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Old 03-23-2012, 03:02 PM   #1
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Asparagus growing - help!

Last year I planted two-year old asparagus bulbs in a well drilled, for drainage, plastic container, largest one Hubby could find, 26" round x 14.5" deep.....................I planted four to a container.
Now for my question: We were told to keep cutting them as soon as they reach about 5"
Today, when I was at the feed store (buying eight more asparagus bulbs) we were told NOT to cut them for at least another year
Anyone know which is the correct method?
HELP!

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Old 03-23-2012, 04:02 PM   #2
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Quote:
Originally Posted by lyndaW View Post
Last year I planted two-year old asparagus bulbs in a well drilled, for drainage, plastic container, largest one Hubby could find, 26" round x 14.5" deep.....................I planted four to a container.
Now for my question: We were told to keep cutting them as soon as they reach about 5"
Today, when I was at the feed store (buying eight more asparagus bulbs) we were told NOT to cut them for at least another year
Anyone know which is the correct method?
HELP!
I have neve grown asparagus, but it has always been my belief that you don't cut them. Bulb plants reproduce under ground. By leaving them alone, all the nutrients in the grown stalks will go into the bulbs as the stalks die. Try googling the problem and see if you can find a difinitive answer. Gppd luck.
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Old 03-23-2012, 04:12 PM   #3
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Quote:
Originally Posted by lyndaW View Post
Last year I planted two-year old asparagus bulbs in a well drilled, for drainage, plastic container, largest one Hubby could find, 26" round x 14.5" deep.....................I planted four to a container.
Now for my question: We were told to keep cutting them as soon as they reach about 5"
Today, when I was at the feed store (buying eight more asparagus bulbs) we were told NOT to cut them for at least another year
Anyone know which is the correct method?
HELP!
Even though this concerns Ohio growing conditions, it gives you harvesting info.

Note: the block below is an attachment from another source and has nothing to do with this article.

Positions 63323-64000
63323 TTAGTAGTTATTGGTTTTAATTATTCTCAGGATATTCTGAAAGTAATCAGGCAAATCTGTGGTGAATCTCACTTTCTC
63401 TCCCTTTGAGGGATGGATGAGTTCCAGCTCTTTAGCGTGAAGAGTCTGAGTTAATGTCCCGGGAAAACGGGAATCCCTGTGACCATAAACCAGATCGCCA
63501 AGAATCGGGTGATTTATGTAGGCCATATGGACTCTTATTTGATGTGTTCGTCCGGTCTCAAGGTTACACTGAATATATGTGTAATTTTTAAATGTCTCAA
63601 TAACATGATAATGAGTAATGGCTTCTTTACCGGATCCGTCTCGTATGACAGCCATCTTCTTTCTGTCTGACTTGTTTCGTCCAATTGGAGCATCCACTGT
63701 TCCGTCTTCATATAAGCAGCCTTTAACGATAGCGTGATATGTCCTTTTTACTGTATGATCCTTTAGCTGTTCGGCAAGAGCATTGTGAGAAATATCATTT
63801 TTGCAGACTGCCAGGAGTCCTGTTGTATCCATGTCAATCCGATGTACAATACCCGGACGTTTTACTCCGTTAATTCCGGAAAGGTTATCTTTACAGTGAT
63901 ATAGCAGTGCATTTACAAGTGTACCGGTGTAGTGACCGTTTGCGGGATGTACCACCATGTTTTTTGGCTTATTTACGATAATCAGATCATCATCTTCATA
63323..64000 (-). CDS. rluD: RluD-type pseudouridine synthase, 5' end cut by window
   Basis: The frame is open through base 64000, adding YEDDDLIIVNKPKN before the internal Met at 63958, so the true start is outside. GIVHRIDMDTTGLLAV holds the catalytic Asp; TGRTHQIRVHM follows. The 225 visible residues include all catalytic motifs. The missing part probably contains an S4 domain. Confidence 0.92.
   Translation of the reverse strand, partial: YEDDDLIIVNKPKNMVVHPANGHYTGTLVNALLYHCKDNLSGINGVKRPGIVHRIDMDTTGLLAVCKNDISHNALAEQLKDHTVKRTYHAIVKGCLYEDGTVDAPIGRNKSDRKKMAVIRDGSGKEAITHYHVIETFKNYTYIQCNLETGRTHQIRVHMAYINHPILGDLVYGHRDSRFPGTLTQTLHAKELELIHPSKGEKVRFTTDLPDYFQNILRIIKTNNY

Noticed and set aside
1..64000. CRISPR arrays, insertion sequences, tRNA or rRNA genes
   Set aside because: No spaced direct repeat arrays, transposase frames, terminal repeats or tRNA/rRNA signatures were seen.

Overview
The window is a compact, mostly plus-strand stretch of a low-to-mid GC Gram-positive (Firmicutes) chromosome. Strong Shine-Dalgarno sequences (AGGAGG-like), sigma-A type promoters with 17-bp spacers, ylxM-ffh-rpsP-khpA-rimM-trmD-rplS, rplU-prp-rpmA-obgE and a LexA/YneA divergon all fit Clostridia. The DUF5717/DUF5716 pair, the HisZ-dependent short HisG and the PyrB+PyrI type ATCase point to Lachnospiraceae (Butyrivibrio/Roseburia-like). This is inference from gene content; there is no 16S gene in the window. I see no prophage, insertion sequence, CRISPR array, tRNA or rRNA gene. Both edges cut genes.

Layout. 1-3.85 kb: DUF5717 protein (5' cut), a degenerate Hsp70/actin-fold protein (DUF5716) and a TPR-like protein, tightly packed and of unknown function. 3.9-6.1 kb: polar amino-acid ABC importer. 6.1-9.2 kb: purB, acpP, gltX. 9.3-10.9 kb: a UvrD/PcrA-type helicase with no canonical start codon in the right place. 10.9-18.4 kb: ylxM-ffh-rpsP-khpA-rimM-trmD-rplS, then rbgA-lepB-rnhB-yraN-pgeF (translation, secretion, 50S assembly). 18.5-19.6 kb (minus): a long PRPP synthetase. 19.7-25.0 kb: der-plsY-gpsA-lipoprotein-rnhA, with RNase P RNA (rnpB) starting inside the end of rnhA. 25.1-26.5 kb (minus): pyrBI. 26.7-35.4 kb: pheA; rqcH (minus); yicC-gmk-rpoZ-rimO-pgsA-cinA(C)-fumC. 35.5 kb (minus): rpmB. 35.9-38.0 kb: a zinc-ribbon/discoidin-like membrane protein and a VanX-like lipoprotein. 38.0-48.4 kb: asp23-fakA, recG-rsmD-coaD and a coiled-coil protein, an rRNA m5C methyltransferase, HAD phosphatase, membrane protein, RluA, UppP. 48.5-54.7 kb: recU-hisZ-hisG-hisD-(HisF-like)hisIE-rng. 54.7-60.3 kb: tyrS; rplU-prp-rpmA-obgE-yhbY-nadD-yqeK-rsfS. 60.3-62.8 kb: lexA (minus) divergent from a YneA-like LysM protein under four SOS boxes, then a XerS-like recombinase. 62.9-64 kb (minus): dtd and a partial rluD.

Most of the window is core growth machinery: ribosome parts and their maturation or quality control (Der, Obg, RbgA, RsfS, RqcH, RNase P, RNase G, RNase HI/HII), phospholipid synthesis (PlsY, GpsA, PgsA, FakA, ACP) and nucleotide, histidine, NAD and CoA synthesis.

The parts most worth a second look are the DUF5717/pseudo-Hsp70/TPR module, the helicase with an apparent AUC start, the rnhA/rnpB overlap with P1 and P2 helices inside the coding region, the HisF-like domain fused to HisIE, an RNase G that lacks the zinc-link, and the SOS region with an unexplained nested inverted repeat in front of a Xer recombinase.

Growing Asparagus In The Home Garden, HYG-1603-94
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Old 03-23-2012, 06:19 PM   #4
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Hope your plants last 25 years like mine did. For the ones planted last year, I'd steal no more than 1/2 the shoots from each crown when the shoots reach 9" or just before the stalks begin to branch out. Early in the growing season, leave at least 2 or three shoots to feed each crown. Any growth occurring after a month or two from the first harvest of each season should be left to feed the crowns. I think asparagus is a member of the water lily family and likes moist soil.
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Old 03-23-2012, 08:29 PM   #5
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You aren't supposed to cut them till the 3rd year. Since you planted 2 year roots, you can cut some this year. I just break it off. Quit picking about May 5 and give it some fertilizer.

One of my favorite ways to eat it is lightly battered and sauteed as you would morels.
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Old 03-24-2012, 12:58 PM   #6
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They also taste lovely raw in a salad...............I have even used a wee bit of lemon grass on them
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Old 03-24-2012, 05:52 PM   #7
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Growing Asparagus In The Home Garden, HYG-1603-94

New research shows that harvesting in the second year after planting is fine--it stimulates more buds on the roots, resulting in more spears. You actually should not CUT the spears--instead, break them off where they snap easily, close to the ground. If you take them into the house and cook them there is no waste--no need to cut woody stuff off the bottom of the stalk, because you left that part in the garden.

I start harvesting mine when it is 8 inches tall or so. The first year you harvest it, stop harvesting when the spears get skinny as a pencil. Let all the rest of the spears grow and produce foliage to nourish the roots.

I have never heard of anyone growing asparagus in a container--I think that your pot is not big enough for four plants--maybe one? If you have any place that you can plant it in the dirt, it will do much better. Asparagus foliage is ferny and looks very pretty in a flower bed, if you don't have garden space.

Another thing, if anyone is interested in establishing a bed--don't spend more for 2 year old roots. The two year old roots are the scrawny roots that were not big enough to sell when they dug them at one year, so they put them back into the ground and let them grow another year. They are not much bigger than good healthy one year old roots. And if you plant one year old roots, you can harvest the spring after you plant them. You plant in spring--let them grow thru that first summer, pick the next spring.
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